The contribution of charcoal production to rural livelihoods in a semi-arid area in Kenya

  • Harun M. KirukiEmail author
  • Emma H. van der Zanden
  • Patrick Kariuki
  • Peter H. Verburg


Forest incomes in the form of both timber and non-timber forest products are an important source of livelihood for many communities in Africa. A major forest resource is charcoal, which contributes to the livelihoods of millions across the region. While incomes from charcoal are used to meet a wide spectrum of needs within rural livelihoods, the role of charcoal production on livelihoods of small-scale producers is not well understood. Therefore, we provide an example on the importance of charcoal on livelihoods in an agropastoralist community in a semi-arid region in Kenya. Based on a household questionnaire targeting 150 charcoal and 150 non-charcoal makers, as well as focus group discussions, we assessed the determinants for participation in charcoal production and developed a household typology based on charcoal income dependence. We also determined the role of charcoal in income equalization and poverty reduction. Our study shows that charcoal contributes about 20% of the household income in the study area. Gender, land size and the number of food-scarce months are the key determinants of participation in charcoal production. Based on the poverty analysis, we conclude that even though charcoal income does not lift the producers out of poverty, it can mitigate the impacts of poverty by reducing the poverty gap and poverty severity. Based on our findings, we recommend a multipronged approach to address sustainable rural livelihoods including a more explicit acknowledgement of charcoal production as a source of rural income. We also recommend broadening of the local livelihood base and a more active management of the woodland to ensure the sustainability of the income.


Charcoal Livelihoods Income inequality Forest incomes Policy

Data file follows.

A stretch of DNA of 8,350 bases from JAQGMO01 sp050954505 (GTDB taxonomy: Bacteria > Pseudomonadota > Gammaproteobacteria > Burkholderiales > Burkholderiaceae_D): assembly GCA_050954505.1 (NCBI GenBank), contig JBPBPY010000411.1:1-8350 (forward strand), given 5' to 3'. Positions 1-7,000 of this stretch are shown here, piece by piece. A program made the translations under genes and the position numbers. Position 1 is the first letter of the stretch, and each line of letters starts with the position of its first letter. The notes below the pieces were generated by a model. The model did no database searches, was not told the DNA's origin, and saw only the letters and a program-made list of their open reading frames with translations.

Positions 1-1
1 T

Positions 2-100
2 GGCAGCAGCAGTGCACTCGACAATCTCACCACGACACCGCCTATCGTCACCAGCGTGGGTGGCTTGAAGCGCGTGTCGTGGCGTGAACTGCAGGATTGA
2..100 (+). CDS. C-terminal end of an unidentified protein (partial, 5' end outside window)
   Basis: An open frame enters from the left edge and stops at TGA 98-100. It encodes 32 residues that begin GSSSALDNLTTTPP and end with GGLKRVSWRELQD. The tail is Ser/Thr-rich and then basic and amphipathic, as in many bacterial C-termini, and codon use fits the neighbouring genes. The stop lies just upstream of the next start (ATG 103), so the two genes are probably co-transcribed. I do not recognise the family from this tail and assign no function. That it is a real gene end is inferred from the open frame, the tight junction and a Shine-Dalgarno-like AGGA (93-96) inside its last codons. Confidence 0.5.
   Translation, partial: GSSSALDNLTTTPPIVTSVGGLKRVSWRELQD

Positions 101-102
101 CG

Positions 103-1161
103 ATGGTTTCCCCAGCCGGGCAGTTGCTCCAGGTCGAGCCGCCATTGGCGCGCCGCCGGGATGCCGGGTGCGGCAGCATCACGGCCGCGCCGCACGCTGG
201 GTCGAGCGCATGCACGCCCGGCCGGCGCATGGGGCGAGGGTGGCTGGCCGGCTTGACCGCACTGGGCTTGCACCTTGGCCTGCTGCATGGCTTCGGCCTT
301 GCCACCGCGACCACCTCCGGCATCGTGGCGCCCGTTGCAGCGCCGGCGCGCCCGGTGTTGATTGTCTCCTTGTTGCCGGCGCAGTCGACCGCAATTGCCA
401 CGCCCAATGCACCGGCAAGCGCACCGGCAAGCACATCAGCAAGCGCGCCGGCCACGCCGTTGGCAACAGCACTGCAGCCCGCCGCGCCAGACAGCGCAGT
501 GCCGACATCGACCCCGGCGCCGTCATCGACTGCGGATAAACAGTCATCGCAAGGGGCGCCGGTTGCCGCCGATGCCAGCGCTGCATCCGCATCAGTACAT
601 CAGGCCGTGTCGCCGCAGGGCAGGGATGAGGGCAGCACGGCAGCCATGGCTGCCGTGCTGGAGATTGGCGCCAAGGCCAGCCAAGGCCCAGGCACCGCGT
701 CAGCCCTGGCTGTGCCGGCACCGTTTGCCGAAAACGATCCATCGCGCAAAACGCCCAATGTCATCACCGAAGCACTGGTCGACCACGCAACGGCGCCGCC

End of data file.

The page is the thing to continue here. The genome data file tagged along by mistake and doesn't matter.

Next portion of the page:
This study was supported by the Ms Grietje Wille Legacy under the ASALI (A Sustainable Approach to Livelihood Improvements) project, a joint cooperation between VU University, the Netherlands, and SEKU University, Kenya. Additional support was obtained from the European Research Council under the European Union’s Seventh Framework Programme ERC Grant Agreement no. 311819 (GLOLAND). Special thanks go to the Chiefs Ndakani and Mutha for introducing us to the community. We are grateful to officials of the Mutha Charcoal Producers Association for information on their members. We thank Festus Kakuma for organizing field logistics and our enumerators Anthony Muthangya, Bruce Ndongi, Nicholas Munguti and Lacryx Munuve for toiling patiently in the field. We thank David Kunst for assistance with some of the analyses.

Compliance with ethical standards

Conflict of interest

The authors declare no conflict of interest.


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Authors and Affiliations

  1. 1.School of Environment and Natural ResourcesSouth Eastern Kenya UniversityKituiKenya
  2. 2.Environmental Geography Group, Department of Earth SciencesVrije UniversiteitAmsterdamThe Netherlands
  3. 3.Department of Geological SciencesSouth Eastern Kenya UniversityKituiKenya

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